- The Washington Times - Tuesday, October 24, 2006

A European plan to apply traditional broadcast-television regulations to so-called “new media” services has some American Internet companies and free-speech advocates worried it could stifle free expression on both sides of the Atlantic.

The proposal, an update to the European Union’s 1989 “Television Without Frontiers” directive, would regulate on-demand audiovisual content — such as streaming online video, podcasts or mobile-phone clips — “to protect minors and prevent incitement to racial hatred,” according to a statement signed by Viviane Reding, Europeancommissioner for information society and media, and linked on her Web site.

Patrick Ross, a senior fellow at the Progress & Freedom Foundation, a Washington free-market think tank, said the regulation, though well-intended, would have unwanted consequences.

“One of the great difficulties of the Internet to a large extent is the Internet does not obey borders. When a company is operating across borders and they’re facing disparate regulations, they face a choice of essentially operating two different companies or just operating at the highest level of regulation,” Mr. Ross said. “And that could mean the EU’s rules could essentially become the global rules.”

The rule has drawn criticism from bloggers, many of whom equate it with an attack on free speech.

“One of the greatest freedoms we have is the freedom of speech. We can say whatever, whenever. Well, except if it’s Internet video. Or if it’s hate speech. And if It’s Internet video hate speech, double whammy on that,” Michael Ruane, better known as “Doc,” wrote last week in a posting on his blog, “the Autopsy.”

On her blog, “With Issue,” “Janjan” said of the proposal: “Sounds good on the surface, [but] you know what’s coming.”

Bloggers aren’t the only ones worried by the prospect of EU regulation. U.S. Internet giants Google Inc. and Yahoo Inc. have criticized the idea.

“One of the reasons that the Internet has been so phenomenally successful is because it has been lightly regulated,” a Google spokesman said in an e-mail. “We believe that extending the scope of broadcasting regulation to new media like the Internet would be a mistake and risks undermining the creativity and innovation we have seen to date.”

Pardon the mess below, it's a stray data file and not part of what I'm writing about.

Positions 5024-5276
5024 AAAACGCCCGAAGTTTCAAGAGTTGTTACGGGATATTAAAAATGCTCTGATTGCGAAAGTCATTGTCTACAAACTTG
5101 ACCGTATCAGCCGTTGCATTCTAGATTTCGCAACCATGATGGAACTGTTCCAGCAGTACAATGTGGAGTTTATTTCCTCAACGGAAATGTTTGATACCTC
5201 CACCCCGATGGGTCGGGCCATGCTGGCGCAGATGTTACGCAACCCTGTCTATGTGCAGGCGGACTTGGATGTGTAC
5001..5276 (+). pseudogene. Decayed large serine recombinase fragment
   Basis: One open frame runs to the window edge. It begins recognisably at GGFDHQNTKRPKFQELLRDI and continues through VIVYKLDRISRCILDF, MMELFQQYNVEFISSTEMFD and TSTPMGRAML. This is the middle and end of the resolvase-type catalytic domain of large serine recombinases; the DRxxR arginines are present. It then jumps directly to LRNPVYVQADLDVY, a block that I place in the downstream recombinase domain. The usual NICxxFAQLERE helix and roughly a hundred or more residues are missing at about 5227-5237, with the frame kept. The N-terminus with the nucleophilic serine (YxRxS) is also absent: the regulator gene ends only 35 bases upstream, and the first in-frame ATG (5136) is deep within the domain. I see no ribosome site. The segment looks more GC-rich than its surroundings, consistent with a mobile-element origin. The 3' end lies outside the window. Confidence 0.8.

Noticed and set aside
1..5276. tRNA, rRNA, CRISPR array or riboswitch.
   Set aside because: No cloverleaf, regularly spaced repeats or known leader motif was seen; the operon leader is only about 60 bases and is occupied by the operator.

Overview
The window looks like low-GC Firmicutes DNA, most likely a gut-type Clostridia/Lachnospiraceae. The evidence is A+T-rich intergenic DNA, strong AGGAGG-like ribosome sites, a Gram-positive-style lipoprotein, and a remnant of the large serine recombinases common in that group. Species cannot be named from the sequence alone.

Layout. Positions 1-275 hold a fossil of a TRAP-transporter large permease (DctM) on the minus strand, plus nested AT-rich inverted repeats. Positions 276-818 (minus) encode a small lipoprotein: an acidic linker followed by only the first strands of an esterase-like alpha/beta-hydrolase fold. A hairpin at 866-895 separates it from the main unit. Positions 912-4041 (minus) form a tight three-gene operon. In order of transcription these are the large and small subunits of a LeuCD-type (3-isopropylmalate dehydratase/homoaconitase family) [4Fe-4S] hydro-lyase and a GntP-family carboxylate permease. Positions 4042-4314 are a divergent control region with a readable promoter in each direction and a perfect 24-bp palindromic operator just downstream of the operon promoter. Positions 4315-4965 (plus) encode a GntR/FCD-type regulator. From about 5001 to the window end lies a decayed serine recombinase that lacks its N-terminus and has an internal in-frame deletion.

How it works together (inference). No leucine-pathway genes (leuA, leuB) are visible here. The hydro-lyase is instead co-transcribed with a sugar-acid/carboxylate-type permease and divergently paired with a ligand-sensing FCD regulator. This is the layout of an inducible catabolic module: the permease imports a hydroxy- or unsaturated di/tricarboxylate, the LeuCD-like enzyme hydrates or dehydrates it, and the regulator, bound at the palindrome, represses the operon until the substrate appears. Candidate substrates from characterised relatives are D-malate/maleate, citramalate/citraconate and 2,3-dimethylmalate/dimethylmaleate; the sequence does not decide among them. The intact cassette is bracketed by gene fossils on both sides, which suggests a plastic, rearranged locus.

Likewise, a Yahoo spokesman said: “The benefits of the Internet have been spread through a competitive environment that allows consumers to choose the best services, in turn stimulating innovation and growth. We’ll continue our dialogue with European policy-makers as these proposals make their way through the legislative process.”

Video-sharing site YouTube Inc. — which earlier this month agreed to be acquired by Google — declined to comment.

Ms. Reding’s office maintains that only “commercial services” will be affected by the directive.

“The [European Commission] has absolutely no intention of regulating ‘amateur’ publication of audiovisual material on the Internet. It is just the professionally edited TV and TV-like programs that will be subject to the regulations,” Martin Selmayr, a spokesman for Ms. Reding, said in an e-mail.

In the proposal, “audiovisual” includes “mass media in their function to inform, entertain and educate, but excludes any form of private correspondence, like e-mails sent to a limited number of recipients.”

Media services that may contain audiovisual “elements” but whose “principal purpose … is not to provide audiovisual content” are excluded from the regulations.

“It started out as a noble intention,” Mr. Ross said of Ms. Reding’s stated desire, which is to bolster European competitiveness by setting a minimum standard of regulation so that media services are not required to comply with multiple laws.

“But this would essentially impose regulations where they do not currently exist, and would cause a great deal of confusion for companies that are operating in both the old and new media space,” he said.

As a result of the confusion, the directive “will be far more sweeping than anything we’ve seen,” he said.

A first reading of the directive is scheduled for mid-December, Mr. Selmayr said. If a “common position” is reached, the proposal would be sent back to the 25 EU member countries for approval and implementation.

Only Britain and Slovakia have been outspoken opponents of the proposal.

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